The advice that we have been given so far is to not to have parallel objectives, that we should use just one measuring system. So, we have basically gone with the NSFG. It is something we would like to reopen the discussion of, because we think it may be wise to have parallel objectives using both the NSFG and the YRBSS, because several states are using the YRBSS and will use it in their monitoring of these same goals and same objectives. So, we think it would be wise to have parallel objectives using both data sets.

The family planning objective focuses on women of reproductive age, 15 to 44. The adolescent objectives focus on males and females aged 15 to 17, or aged 15 to 19. Since the next survey of NSFG will include a survey of males 15 to 49, we will have a wealth of information to include.

Several people have asked us that -- suggested that the adolescent pregnancy objective include those under 15. The adolescent objective does not measure adolescents under 15 because calculating such pregnancy rates is unreliable, number one. The actual number of pregnancies that occur in this age group is small, with two thirds of those pregnancies either ending in fetal loss or abortion.

Generally, there is consensus that pregnancies among this age group are inappropriate, period, and whatever the number is that occurs, the target number should be zero, no matter what we have there.

Successes -- in the past we have seen a reduction in unintended pregnancy according to the latest NSFG, dropping from 56 percent to 49 percent. That is still far short of our goal of 30 percent that we set this year, but it is substantial progress. However, even assuming another seven point drop between now and the year 2010, a target of 30 percent remains ambitious. A target of 40 percent for unintended pregnancies is probably more realistic.

We have seen reduction in sexual activity. Again, the NSFG indicated that the proportion of females aged 15 to 19 who have ever had sexual intercourse dropped from 55 percent in 1990 to 50 percent in 1995.

We have seen increases in adolescent contraceptive use, which is probably the most exciting thing. Sexually active unmarried females aged 15 to 19 who use contraception at first intercourse rose from 63 percent to 77 percent between 1988 and 1995.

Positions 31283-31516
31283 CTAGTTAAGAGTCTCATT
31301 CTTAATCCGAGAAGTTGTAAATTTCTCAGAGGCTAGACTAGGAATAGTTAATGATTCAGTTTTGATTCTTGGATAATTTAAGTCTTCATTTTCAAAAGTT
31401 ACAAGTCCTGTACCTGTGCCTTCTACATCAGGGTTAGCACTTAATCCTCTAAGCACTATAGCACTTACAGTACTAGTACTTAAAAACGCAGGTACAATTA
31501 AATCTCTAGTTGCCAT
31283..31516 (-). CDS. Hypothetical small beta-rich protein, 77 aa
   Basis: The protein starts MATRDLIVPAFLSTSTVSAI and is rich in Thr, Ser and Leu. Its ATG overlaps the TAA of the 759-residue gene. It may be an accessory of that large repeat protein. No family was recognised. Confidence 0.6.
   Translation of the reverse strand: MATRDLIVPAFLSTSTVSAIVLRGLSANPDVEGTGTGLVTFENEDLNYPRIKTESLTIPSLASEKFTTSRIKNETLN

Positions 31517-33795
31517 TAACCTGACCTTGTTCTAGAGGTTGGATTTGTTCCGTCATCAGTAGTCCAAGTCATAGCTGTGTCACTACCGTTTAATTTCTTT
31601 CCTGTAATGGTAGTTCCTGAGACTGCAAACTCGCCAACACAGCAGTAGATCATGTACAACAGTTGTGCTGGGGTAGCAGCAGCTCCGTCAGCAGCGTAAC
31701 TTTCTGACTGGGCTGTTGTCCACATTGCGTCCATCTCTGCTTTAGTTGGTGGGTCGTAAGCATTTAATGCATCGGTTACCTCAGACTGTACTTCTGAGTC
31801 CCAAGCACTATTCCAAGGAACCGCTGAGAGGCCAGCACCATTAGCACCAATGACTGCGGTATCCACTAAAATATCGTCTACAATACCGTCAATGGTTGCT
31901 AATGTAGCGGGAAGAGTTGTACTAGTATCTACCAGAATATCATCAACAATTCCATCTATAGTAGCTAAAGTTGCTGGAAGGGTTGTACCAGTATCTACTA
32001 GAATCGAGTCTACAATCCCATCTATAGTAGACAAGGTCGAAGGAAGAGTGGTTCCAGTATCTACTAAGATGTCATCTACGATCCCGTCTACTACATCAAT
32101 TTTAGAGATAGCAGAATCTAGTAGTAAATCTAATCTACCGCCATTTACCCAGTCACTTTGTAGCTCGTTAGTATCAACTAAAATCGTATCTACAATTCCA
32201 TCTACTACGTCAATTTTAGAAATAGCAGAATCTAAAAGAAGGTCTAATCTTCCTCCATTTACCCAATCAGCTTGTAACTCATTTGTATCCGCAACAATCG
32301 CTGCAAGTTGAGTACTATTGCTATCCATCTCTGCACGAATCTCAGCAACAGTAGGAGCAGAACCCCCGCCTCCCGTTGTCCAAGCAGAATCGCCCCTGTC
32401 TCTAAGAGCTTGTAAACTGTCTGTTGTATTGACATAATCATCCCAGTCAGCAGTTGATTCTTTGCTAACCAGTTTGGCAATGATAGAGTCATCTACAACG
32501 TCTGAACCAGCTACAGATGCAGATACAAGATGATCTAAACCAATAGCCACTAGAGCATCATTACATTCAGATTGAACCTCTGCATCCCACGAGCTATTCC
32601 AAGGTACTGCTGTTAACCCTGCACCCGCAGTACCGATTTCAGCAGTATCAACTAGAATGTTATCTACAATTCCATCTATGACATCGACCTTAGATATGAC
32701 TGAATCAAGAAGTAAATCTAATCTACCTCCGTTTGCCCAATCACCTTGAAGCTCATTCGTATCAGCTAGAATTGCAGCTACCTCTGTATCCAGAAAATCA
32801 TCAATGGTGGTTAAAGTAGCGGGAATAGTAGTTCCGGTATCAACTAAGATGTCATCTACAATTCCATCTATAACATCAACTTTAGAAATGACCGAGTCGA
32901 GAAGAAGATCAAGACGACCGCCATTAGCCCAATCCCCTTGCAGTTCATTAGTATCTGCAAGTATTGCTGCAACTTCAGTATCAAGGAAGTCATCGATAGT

Females who use contraception at the most recent intercourse also rose from 78 percent to 84 percent in that same time frame. Much of this is obviously attributed to the increase in condom use, which has also gone up substantially.

We are still nowhere near -- this is the final point -- we are still nowhere near the year 2000 goal of reducing adolescent pregnancy to 50 per 1,000 adolescents. The baseline for 1985 was 71.1. In 1990 that rate had increased to 75.5. It went down for a while, but it has gone back up again. It may be better, instead of using the figure we are using of 50 per thousand, to stay with the 1994 national average figure, which was somewhere around 76 per 1,000, and simply say that is where it is at.

It is interesting to note that while birth rates -- as you saw from the news release today -- while the birth rate for teens has gone down, the pregnancy rate has not gone down. In fact, it has gone up in the past few years, and that is a concern that we have.

With that, we will answer any questions on that. I do want to point out Evelyn Kappeler, who wrote this and did all the work on this, is sitting back here. Any mistakes in my report -- it is her fault. She can answer questions that I can't answer, but basically she should have done this report, because really, she is the one who did all the work on it.